Top News

EDITORIAL: No time for political games — or gamesmanship in Ottawa

Prime Minister Justin Trudeau rises to vote on a confidence motion against his government in the House of Commons on Parliament Hill in Ottawa, on Oct. 21, 2020.
Prime Minister Justin Trudeau rises to vote on a confidence motion against his government in the House of Commons on Parliament Hill in Ottawa, Oct. 21, 2020. — Reuters file photo

It was far from Parliament’s finest hour.

Wednesday went from an imminent federal election to a tempest in a teapot.

Or, more to the point, to political brinksmanship on plenty of sides.

The issue was a simple one: frustrated by Liberal stonewalling on the details and documents surrounding the WE Charity and its connections to the federal government, the Conservatives moved to set up a committee to review all aspects of the affair.

The Liberals didn’t like the Conservative motion, preferring the idea of setting up a committee that would be, despite the Liberals’ minority position in the House of Commons, fully controlled by Liberals. (That’s significant, because whenever a variety of Parliamentary committees have tried to approach the issue, the Liberals have simply found ways to shut the committees down.)

The solution this time?

Wednesday went from an imminent federal election to a tempest in a teapot.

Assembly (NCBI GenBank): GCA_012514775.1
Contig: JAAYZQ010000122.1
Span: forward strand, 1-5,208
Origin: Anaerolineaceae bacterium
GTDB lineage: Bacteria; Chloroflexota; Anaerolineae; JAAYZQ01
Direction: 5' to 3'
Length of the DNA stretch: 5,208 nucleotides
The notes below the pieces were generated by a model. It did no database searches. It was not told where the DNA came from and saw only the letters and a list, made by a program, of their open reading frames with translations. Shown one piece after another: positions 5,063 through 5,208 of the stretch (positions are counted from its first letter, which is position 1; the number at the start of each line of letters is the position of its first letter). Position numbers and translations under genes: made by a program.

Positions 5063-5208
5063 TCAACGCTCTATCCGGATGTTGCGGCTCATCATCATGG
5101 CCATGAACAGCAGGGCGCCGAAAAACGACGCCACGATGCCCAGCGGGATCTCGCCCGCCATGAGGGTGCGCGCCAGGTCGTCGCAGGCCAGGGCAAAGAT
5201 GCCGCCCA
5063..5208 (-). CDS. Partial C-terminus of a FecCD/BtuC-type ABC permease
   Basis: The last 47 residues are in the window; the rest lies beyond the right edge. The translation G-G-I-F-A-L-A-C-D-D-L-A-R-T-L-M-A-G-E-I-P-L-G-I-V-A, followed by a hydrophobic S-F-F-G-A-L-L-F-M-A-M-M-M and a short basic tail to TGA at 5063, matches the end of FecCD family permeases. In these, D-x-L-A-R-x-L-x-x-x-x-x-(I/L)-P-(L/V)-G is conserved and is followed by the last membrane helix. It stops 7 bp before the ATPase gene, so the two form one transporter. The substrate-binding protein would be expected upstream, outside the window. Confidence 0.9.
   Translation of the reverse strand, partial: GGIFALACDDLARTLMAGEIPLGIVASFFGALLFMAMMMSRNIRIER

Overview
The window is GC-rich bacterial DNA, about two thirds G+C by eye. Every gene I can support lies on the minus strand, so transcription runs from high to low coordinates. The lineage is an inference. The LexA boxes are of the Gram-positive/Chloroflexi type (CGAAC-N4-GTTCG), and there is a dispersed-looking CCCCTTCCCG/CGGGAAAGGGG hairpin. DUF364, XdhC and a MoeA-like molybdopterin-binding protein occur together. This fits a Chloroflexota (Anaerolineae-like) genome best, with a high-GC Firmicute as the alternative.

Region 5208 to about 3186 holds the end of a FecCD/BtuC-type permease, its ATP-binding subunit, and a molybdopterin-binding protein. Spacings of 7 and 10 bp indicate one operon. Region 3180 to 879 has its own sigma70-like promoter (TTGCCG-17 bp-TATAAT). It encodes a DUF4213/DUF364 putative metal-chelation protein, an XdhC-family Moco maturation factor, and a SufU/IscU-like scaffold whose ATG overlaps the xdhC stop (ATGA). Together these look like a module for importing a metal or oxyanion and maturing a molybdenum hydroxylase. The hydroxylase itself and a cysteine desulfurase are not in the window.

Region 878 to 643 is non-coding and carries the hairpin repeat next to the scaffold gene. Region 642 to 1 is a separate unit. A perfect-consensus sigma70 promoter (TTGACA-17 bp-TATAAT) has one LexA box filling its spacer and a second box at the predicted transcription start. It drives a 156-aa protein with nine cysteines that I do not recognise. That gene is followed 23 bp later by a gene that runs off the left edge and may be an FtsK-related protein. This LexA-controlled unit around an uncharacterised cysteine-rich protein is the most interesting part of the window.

The Liberals made the motion to establish the Conservative committee into a vote of confidence in the government, meaning that parliamentarians had to either sink the plans for the Conservative-style of committee, or go to the polls in an election campaign.

After a fair amount of procedural stick-handling, the Liberals got their wish: the Conservative motion was defeated, and another avenue to examine the curious machinations of WE and the Liberals was shut down.

One thing that’s hard to fathom in all this?

Just why the Liberals are fighting so very hard to stop the review of documents and details of the government’s dealings with the WE Charity.

The Liberal mantra for the last few months has been that they are prepared to be completely open about the WE process, except for the fact that they are studiously and constantly closing off avenues to have an open review of the whole issue.

There isn’t, the Liberals argue, anything to see here.

But if there isn’t any more to see, why bother taking the country to the brink of an election over a review?

There are two ways to look at it: on the one hand, either there still are significant and damaging details that the Liberals don’t want to see the light of day, or, on the other, petty party politics and scoring House of Commons points are more important that addressing the significant health and economic crises of COVID-19.

Neither option is pretty.

Even in the midst of a pandemic — a pandemic that, in many parts of the country, is deepening into a second wave — there are federal politicians who want to spend time playing political games.

It says a lot about their egos — in the opposition as well as the government.

It does not speak well about their ability to govern.

You could say “a pox on all their houses.” Except, of course, for the fact that the pox (or at least the pandemic) is already here.

RELATED:

Did this story inform or enhance your perspective on this subject?
1 being least likely, and 10 being most likely

Recent Stories